This module is also online at
Welcome to the two hundred and forty eighth module
in the Pharmacy Magazine Continuing Professional
Development Programme, which looks at antimicrobial
Journal-based educational programmes are an
important means of keeping up to date with your clinical
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This module is suitable for use by community pharmacists as part of
their continuing professional development. After reading this module
in the magazine or online, complete the scenarios and post-test at
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CPD is one aspect of professional development and can be considered
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Contributing author: Dr Diane Ashiru-Oredope,
MPharm, DipClinPharm, MRPharmS, PhD, FRSPH;
pharmacist lead, antimicrobial resistance,
Public Health England
To consider the role of the community
pharmacy team in tackling antimicrobial
After completing this module you should be able to:
• Explain why antimicrobial resistance is a threat to
patient safety, public and global health
• List common self-limiting infections and their usual
• Outline key messages community pharmacy teams
should be sharing with the public.
First in professional development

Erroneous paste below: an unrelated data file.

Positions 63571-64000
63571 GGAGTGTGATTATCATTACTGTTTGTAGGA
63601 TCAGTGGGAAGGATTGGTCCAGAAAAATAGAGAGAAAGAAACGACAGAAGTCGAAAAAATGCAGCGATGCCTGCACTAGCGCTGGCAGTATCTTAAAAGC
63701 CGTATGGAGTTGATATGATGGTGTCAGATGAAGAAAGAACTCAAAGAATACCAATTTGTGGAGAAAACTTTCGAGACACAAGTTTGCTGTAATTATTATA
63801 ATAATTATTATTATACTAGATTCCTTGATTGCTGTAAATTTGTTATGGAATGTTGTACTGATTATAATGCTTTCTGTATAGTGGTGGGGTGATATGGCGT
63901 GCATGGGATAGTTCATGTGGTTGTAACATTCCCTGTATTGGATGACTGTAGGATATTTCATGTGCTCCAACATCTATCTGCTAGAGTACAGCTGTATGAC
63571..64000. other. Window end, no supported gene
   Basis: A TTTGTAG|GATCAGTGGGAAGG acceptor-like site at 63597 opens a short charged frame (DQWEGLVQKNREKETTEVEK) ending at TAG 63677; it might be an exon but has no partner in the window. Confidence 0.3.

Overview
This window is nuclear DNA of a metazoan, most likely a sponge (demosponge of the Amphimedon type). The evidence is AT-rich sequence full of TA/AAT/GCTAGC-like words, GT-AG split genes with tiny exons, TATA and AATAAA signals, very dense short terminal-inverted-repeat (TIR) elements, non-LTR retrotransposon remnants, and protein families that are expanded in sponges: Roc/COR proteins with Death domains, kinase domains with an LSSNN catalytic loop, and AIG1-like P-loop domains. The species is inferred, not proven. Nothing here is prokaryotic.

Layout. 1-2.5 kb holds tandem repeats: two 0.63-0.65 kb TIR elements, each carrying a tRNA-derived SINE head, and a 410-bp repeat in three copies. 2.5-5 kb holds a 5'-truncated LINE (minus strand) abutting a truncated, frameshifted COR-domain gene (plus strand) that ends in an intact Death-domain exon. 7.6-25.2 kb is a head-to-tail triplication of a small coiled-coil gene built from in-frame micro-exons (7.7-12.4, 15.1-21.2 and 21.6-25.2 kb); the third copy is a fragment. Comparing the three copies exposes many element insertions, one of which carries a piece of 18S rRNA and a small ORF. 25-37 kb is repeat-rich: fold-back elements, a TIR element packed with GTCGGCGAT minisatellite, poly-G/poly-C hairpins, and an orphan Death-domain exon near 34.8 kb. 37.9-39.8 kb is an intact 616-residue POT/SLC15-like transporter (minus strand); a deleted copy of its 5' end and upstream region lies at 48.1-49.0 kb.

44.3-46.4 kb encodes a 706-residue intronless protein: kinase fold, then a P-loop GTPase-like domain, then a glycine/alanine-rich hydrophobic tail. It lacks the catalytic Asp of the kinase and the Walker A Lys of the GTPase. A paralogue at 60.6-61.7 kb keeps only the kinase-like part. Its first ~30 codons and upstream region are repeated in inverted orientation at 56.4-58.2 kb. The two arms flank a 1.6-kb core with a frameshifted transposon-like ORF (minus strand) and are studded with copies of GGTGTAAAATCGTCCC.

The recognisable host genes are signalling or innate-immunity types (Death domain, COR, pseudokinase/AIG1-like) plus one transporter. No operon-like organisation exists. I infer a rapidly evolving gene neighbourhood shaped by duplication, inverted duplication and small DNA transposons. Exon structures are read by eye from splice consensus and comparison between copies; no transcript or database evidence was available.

(AMR) is defined as
the resistance of
to an antimicrobial
medicine to which
it was originally
that are able to
withstand attack by
(e.g. antibiotics, antifungals,
antivirals and antimalarials) include
bacteria, fungi, viruses and some
parasites. This can lead to standard
treatments becoming ineffective and
infections persisting, increasing the risk
of spread to others.
The World Health Organization (WHO)
recently highlighted the high proportion of
antibiotic resistance in bacteria that cause
common infections such as urinary tract,
pneumonia and in the bloodstream.
In many regions of the world highly
resistant bacteria such as methicillinresistant
Staphylococcus aureus (MRSA)
or multidrug-resistant Gram-negative
bacteria cause a high percentage of
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Worse clinical outcomes
Patients who have infections caused by drugresistant
bacteria generally have increased risk
of worse clinical outcomes than those with
bacteria that are not resistant.
Antibiotics have significantly reduced deaths
from common infections. For example, less than
one in 100 young and otherwise healthy people
now die from community-acquired pneumonia
and skin infections in comparison to the 10 in
100 people who died before antibiotic use.
If antibiotics are lost, society risks returning
to the days when those infections now regarded
as trivial become fatal again. An infected cut
could be life-threatening and an illness like
pneumonia would again become a mass killer.
According to a paper published in December
2014 as part of the UK’s Review on Antimicrobial
Resistance, if drug resistant
infections are not tackled now, they could
kill an extra 10 million people across the
world each year by 2050.
Governments and pharmaceutical companies
are considering ways to increase the discovery
of new antibiotics. Last month saw the body
publish ‘Tackling drug-resistant infections
globally: final report and recommendations’,